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Suggested Citation:"Front Matter." National Academies of Sciences, Engineering, and Medicine. 2016. Review of NASA's Evidence Reports on Human Health Risks: 2015 Letter Report. Washington, DC: The National Academies Press. doi: 10.17226/21844.
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Suggested Citation:"Front Matter." National Academies of Sciences, Engineering, and Medicine. 2016. Review of NASA's Evidence Reports on Human Health Risks: 2015 Letter Report. Washington, DC: The National Academies Press. doi: 10.17226/21844.
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Suggested Citation:"Front Matter." National Academies of Sciences, Engineering, and Medicine. 2016. Review of NASA's Evidence Reports on Human Health Risks: 2015 Letter Report. Washington, DC: The National Academies Press. doi: 10.17226/21844.
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Suggested Citation:"Front Matter." National Academies of Sciences, Engineering, and Medicine. 2016. Review of NASA's Evidence Reports on Human Health Risks: 2015 Letter Report. Washington, DC: The National Academies Press. doi: 10.17226/21844.
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Page viii Cite
Suggested Citation:"Front Matter." National Academies of Sciences, Engineering, and Medicine. 2016. Review of NASA's Evidence Reports on Human Health Risks: 2015 Letter Report. Washington, DC: The National Academies Press. doi: 10.17226/21844.
×
Page R8
Suggested Citation:"Front Matter." National Academies of Sciences, Engineering, and Medicine. 2016. Review of NASA's Evidence Reports on Human Health Risks: 2015 Letter Report. Washington, DC: The National Academies Press. doi: 10.17226/21844.
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Suggested Citation:"Front Matter." National Academies of Sciences, Engineering, and Medicine. 2016. Review of NASA's Evidence Reports on Human Health Risks: 2015 Letter Report. Washington, DC: The National Academies Press. doi: 10.17226/21844.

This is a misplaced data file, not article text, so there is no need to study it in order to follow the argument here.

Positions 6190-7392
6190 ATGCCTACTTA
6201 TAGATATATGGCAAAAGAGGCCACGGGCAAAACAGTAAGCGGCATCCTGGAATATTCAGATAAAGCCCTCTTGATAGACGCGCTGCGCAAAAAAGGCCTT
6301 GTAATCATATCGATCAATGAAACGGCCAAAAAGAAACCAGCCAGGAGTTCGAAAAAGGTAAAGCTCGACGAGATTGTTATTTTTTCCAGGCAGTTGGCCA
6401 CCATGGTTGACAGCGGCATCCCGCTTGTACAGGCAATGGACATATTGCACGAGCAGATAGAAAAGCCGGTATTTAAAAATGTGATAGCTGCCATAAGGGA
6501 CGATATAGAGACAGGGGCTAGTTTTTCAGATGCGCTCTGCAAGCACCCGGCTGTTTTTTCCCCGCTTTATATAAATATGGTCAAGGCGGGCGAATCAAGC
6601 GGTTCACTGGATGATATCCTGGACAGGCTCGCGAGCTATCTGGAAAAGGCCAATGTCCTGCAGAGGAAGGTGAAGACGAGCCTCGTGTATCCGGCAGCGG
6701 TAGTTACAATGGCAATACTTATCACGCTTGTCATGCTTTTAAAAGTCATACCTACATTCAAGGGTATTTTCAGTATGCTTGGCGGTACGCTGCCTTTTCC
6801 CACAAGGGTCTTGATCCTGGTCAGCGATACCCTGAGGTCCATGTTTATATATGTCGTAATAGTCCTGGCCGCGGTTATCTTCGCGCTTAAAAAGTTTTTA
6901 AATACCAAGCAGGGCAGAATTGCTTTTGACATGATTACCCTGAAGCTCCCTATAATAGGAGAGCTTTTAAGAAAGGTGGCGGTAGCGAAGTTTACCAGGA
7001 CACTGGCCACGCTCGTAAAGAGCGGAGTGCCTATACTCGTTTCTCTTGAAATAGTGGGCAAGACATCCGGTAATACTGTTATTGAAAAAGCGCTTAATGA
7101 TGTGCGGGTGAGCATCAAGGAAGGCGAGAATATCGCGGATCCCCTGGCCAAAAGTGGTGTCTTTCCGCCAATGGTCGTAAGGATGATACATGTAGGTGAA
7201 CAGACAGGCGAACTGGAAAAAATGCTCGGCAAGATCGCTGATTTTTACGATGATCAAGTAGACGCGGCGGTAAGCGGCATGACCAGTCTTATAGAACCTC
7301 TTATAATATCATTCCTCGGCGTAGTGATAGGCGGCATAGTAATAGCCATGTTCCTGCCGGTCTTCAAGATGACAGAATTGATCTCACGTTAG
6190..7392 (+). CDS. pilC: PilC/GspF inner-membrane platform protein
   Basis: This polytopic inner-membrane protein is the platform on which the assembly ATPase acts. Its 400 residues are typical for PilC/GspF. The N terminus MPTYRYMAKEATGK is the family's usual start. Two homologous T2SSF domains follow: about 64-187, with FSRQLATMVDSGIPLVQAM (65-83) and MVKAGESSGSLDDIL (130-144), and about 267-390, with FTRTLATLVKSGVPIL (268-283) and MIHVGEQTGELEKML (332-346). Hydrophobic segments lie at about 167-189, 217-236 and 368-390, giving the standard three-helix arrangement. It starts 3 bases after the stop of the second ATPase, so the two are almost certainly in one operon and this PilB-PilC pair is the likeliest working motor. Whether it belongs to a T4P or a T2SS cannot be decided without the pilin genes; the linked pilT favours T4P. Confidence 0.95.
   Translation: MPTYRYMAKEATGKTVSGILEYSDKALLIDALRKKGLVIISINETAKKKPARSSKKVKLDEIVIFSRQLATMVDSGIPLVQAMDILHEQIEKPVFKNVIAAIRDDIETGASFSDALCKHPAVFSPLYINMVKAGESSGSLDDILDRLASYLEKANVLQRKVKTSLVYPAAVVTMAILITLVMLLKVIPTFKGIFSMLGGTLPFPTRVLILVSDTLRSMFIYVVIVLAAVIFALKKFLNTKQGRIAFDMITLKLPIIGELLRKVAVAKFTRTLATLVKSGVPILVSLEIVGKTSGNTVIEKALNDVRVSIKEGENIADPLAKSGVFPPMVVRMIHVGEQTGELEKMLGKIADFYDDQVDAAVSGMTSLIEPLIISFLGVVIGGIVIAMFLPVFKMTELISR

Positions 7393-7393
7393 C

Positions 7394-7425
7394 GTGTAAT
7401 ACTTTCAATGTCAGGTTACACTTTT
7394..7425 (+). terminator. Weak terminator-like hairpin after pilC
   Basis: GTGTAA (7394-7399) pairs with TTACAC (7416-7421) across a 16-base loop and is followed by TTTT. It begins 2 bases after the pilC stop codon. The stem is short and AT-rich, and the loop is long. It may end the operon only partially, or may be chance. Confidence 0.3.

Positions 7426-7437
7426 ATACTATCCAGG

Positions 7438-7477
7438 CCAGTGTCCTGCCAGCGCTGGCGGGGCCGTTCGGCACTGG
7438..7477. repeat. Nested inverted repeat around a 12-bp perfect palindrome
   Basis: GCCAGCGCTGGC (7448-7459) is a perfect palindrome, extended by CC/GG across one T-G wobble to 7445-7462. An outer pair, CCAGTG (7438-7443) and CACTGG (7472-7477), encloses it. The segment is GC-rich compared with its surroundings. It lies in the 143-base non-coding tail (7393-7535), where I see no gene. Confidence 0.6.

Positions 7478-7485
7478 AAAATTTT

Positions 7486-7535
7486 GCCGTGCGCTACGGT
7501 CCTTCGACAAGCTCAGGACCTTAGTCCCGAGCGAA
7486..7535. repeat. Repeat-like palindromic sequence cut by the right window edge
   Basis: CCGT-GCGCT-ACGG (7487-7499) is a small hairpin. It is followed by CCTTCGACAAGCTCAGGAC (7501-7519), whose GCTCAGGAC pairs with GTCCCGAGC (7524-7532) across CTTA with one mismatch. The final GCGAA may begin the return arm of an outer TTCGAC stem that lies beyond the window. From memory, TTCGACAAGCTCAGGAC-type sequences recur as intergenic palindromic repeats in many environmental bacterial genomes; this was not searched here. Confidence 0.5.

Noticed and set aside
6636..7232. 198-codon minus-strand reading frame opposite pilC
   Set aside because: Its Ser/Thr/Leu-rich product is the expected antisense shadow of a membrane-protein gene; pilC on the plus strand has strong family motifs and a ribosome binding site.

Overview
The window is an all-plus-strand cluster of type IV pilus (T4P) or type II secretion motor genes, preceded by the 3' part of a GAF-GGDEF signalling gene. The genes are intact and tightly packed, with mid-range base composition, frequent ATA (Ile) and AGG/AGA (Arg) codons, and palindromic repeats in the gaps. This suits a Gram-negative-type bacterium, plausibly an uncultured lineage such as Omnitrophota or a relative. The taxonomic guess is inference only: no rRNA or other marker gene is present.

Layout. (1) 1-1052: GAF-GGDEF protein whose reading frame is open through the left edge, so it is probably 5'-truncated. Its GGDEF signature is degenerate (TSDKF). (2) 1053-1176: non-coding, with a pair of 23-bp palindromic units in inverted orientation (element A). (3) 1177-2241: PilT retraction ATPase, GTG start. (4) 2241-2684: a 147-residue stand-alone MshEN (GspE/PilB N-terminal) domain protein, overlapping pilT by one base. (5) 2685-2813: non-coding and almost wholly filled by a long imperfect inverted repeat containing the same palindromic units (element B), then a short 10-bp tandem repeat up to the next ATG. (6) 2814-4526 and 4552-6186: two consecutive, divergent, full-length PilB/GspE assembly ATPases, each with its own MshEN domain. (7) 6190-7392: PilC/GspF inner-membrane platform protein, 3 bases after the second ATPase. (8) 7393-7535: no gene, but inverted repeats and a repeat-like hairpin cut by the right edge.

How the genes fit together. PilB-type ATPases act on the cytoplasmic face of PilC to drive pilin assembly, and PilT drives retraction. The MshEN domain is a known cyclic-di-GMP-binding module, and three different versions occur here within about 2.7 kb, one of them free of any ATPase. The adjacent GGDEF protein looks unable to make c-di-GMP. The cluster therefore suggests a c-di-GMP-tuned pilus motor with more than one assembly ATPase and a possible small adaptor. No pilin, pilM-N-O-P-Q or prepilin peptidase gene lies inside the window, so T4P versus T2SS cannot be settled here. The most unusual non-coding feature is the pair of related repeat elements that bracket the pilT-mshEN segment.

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Review of NASA's Evidence Reports on Human Health Risks 2015 Letter Report is the third in a series of five reports from the Institute of Medicine that will independently review more than 30 evidence reports that the National Aeronautics and Space Administration has compiled on human health risks for long-duration and exploration space flights. This report builds on the 2008 IOM report Review of NASA's Human Research Program Evidence Books: A Letter Report, which provided an initial and brief review of the evidence reports.

This letter report reviews seven evidence reports and examines the quality of the evidence, analysis, and overall construction of each report; identifies existing gaps in report content; and provides suggestions for additional sources of expert input. The report analyzes each evidence report's overall quality, which included readability; internal consistency; the source and breadth of cited evidence; identification of existing knowledge and research gaps; authorship expertise; and, if applicable, response to recommendations from the 2008 IOM letter report.